Diversity Is the Answer
But What Is the Question?

Some Americans have a problem with diversity. That problem dated back to Roger Williams who was a Puritan minister in Massachusetts Bay Colony in 1631. The colony banished Williams because he had different ideas. His beliefs ran counter to that colony. However, he raised questions about religious freedom and wanted to separate church and state issues. Interestingly, the Massachusetts Bay Colony was the place where Puritans from England came for religious freedom. It wasn’t long before the colony banished Williams in 1635 due to his religious beliefs. While the Massachusetts Bay Colony was mostly Puritans, the larger group were Anglican Puritans. They dissed Williams for his Puritan belief that was different from their Anglican Puritan theology.

Williams left and created the Colony of Rhode Island by buying the land from the Narragansetts in 1636. That colony became a place where other Christians could find a home without being prosecuted. Groups like the Quakers, Anabaptists, Mennonites, Baptists, and others came to Rhode Island and function in a diverse colony.

Roger Williams

Diversity was critical to the development of our nation. I’m teaching two online classes this semester. I posted an announcement about the first thing that I do even before the class begins. I look at the names on my student rosters. The fewer names that I can pronounce, the happier I am. The greater the diversity will result in greater learning during the semester.

In the announcement, I mentioned Bobby Kennedy, who was the most important mentor in my life. A half-century ago, Kennedy wrote, “America’s answer to the intolerant man is diversity….”

Bobby taught America how to improve our country.

Kennedy’s comment seems contradictory. Nonetheless, hatred, discrimination, intolerance, and violence will be quelled by diversity. That raises the question, what is the benefit of diversity? People with diverse backgrounds like race, ethnicity, sex, religions, or sexual orientation will add to the pool of information and insight of any group, whether a handful of students in a class or a nation.

I told my class that as soon as they get their degree, they need to travel. George Santayana warned us, “A child educated only at school is an uneducated child.” In that announcement, I told my classes that they are wasting a great deal of time and money getting an education unless they go overseas to further it. They can pick any country outside of North America to spend two weeks. When they return to the States, they will know more about that country than what they could read about or by watching videos of the place on the Internet. They have a two-dimensional education about those countries. Unless they travel, they are not getting much more of an education than a bunch of facts.

Ibn Battuta’s love for travel. “Traveling—it leaves you speechless, then turns you into a storyteller.” This is a map of his three lengthy journeys, which covered thirty years during the first half of the 14th century. Imagine the diverse cultures, religions, and mindsets that Battuta discovered.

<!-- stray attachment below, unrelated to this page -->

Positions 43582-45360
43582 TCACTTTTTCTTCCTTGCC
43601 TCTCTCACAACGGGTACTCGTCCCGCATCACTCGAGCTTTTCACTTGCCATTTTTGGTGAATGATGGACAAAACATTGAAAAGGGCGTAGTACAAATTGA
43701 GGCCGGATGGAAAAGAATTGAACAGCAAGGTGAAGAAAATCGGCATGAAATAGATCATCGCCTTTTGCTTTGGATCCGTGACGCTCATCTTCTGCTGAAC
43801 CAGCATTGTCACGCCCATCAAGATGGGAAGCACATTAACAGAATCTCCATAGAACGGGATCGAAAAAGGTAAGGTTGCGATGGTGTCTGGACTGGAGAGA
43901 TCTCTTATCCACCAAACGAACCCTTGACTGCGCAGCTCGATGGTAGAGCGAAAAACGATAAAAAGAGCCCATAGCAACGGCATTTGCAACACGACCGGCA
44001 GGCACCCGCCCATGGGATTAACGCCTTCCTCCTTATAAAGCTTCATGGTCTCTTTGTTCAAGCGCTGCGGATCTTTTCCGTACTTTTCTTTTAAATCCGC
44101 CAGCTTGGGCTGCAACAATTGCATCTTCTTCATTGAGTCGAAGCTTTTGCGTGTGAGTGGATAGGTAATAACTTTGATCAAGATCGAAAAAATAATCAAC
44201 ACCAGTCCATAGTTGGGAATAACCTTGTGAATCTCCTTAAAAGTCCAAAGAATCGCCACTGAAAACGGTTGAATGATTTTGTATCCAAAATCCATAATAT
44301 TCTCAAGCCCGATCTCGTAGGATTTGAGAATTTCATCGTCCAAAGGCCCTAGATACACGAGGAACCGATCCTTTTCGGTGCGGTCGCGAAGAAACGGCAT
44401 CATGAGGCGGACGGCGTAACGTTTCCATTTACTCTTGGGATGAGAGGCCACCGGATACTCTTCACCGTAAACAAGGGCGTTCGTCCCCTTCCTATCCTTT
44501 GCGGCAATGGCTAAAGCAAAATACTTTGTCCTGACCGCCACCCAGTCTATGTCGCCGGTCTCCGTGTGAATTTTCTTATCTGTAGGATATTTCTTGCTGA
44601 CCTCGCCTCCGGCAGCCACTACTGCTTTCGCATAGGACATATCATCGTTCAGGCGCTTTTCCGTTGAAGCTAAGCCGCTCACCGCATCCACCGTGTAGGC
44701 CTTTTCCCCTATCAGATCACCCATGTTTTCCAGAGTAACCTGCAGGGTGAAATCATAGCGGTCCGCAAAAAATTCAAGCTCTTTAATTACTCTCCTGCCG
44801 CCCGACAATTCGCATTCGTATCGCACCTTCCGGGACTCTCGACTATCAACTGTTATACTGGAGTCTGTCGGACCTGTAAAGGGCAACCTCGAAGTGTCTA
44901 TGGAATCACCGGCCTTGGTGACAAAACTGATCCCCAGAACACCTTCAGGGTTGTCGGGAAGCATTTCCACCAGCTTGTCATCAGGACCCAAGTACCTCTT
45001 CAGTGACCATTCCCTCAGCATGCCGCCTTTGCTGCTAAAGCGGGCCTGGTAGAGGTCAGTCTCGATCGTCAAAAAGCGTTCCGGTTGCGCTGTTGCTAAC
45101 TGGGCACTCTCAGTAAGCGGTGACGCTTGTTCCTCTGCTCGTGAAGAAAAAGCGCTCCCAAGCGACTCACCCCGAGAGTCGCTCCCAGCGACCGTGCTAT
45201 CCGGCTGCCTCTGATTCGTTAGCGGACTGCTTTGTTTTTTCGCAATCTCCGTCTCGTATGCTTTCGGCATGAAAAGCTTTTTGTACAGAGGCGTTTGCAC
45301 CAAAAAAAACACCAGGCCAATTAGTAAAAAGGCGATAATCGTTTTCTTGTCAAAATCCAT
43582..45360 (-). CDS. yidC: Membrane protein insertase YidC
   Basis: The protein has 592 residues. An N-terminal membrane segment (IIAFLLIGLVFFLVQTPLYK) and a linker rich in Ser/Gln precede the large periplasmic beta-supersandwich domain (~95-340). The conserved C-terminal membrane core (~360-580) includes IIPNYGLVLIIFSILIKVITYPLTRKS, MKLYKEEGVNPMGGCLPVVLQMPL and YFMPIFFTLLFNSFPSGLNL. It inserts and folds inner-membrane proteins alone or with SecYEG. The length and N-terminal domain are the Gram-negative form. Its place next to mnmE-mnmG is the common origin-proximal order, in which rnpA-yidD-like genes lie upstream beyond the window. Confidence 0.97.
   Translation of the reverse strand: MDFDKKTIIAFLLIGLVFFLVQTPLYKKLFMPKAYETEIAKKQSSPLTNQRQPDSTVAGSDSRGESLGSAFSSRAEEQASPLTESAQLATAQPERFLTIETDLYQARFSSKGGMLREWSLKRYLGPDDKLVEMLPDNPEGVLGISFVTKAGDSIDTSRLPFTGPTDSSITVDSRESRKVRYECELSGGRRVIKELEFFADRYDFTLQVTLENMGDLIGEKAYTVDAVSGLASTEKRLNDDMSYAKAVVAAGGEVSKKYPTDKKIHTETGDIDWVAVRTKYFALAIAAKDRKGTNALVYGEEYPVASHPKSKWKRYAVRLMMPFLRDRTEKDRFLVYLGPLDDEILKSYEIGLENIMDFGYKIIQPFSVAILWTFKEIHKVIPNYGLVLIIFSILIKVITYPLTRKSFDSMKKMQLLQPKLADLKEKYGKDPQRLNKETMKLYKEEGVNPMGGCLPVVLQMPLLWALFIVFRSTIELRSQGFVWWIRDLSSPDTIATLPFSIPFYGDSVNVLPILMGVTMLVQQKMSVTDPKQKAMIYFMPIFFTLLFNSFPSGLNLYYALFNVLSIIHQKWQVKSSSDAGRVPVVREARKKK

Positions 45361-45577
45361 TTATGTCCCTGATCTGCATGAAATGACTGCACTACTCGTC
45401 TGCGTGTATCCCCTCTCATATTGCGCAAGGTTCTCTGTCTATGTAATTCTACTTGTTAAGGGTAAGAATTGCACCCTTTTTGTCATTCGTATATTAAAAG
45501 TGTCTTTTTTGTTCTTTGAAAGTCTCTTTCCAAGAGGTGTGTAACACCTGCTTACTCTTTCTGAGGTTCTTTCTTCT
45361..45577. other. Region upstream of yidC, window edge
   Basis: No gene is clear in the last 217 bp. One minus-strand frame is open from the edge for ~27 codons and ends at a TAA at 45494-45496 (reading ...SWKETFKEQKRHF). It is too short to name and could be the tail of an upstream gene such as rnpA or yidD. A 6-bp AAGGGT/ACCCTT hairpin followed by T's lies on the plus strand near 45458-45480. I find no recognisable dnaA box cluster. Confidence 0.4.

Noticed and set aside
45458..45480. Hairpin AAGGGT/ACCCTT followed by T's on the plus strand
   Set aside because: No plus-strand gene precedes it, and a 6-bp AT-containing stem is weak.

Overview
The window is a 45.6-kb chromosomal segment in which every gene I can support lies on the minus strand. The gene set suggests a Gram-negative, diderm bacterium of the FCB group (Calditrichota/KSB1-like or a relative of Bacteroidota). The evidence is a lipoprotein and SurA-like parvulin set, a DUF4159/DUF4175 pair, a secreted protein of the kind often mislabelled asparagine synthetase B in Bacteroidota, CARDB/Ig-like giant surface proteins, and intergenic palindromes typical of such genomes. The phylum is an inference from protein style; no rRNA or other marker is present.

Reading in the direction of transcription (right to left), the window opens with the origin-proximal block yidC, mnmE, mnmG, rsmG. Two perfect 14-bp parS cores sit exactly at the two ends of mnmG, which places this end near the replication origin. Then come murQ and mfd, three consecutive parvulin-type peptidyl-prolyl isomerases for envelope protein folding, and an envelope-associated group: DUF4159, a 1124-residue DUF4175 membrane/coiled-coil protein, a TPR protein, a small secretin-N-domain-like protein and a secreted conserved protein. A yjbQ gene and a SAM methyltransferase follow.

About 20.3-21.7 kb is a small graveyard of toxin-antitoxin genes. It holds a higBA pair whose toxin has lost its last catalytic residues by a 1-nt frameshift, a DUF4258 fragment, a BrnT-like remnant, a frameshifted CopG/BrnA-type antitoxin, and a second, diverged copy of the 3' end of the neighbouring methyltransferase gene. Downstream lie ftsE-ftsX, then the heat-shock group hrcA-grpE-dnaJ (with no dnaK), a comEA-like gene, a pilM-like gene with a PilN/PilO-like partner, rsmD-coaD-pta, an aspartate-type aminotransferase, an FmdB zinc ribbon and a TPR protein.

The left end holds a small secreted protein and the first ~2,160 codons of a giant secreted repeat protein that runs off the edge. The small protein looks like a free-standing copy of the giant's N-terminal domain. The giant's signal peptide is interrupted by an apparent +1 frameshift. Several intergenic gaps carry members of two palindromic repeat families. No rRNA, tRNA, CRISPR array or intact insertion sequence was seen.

Battuta’s travels

Battuta traveled 75,000 miles during three decades through much of Dar al-Islam. The Islamic world is made up of over forty present-day countries.

Ibn Battuta is speechless

In his travel journal, A Gift to Those Who Contemplate the Wonders of Cities and the Marvels of Traveling, حفة النظار في غرائب الأمصار وعجائب الأسفار or merely The Travels, he wrote:

I set out alone, having neither fellow-traveler in whose
companionship I might find cheer, nor caravan whose party I might join, but swayed by an overmastering impulse within me and a desire long-cherished in my bosom to visit these illustrious sanctuaries. So, I braced my resolution to quit all my dear ones, female and male, and forsook my home as birds forsake their nests. My parents being yet in the bonds of life, it weighed sorely upon me to part from them, and both they and I were afflicted with sorrow at this separation.

Diversity can be seen in Washington. Biden is going to nominate a black female to the Supreme Court. The first female justice was Sandra Day O'Connor in the early 80s. Until then, the Supreme Court was all white men, except for one black justice. So, our Supreme Court was racist and sexist. Old white guys know about racial issues along with understanding sexism. I don’t think so. Biden will nominate, finally, a black female who grasps both issues.

Whites can’t understand the Weltanschauung of a person who lives in a nation that has discriminated against communities of color and women. It is impossible to know. Yet, the highest court in the nation is making decisions based on what six white guys know about sexism and racism. The three females, well, at least two of them, know what being a female feels like. Nonetheless, none of the Supreme knows what a black female would know.

Kennedy was correct…diversity will stand up to all the negative -isms like racism or sexism. I was born in 1943. America’s population, eight decades ago, was 89% white, 9% black, and 1% Hispanic. It was a time of segregation and Jim Crow laws. The Brooklyn Dodgers hired Jackie Robinson in 1947. He was the first black to play in the major leagues.

We need to take heed of what George Santayana wrote, “Those who cannot remember the past are condemned to repeat it.”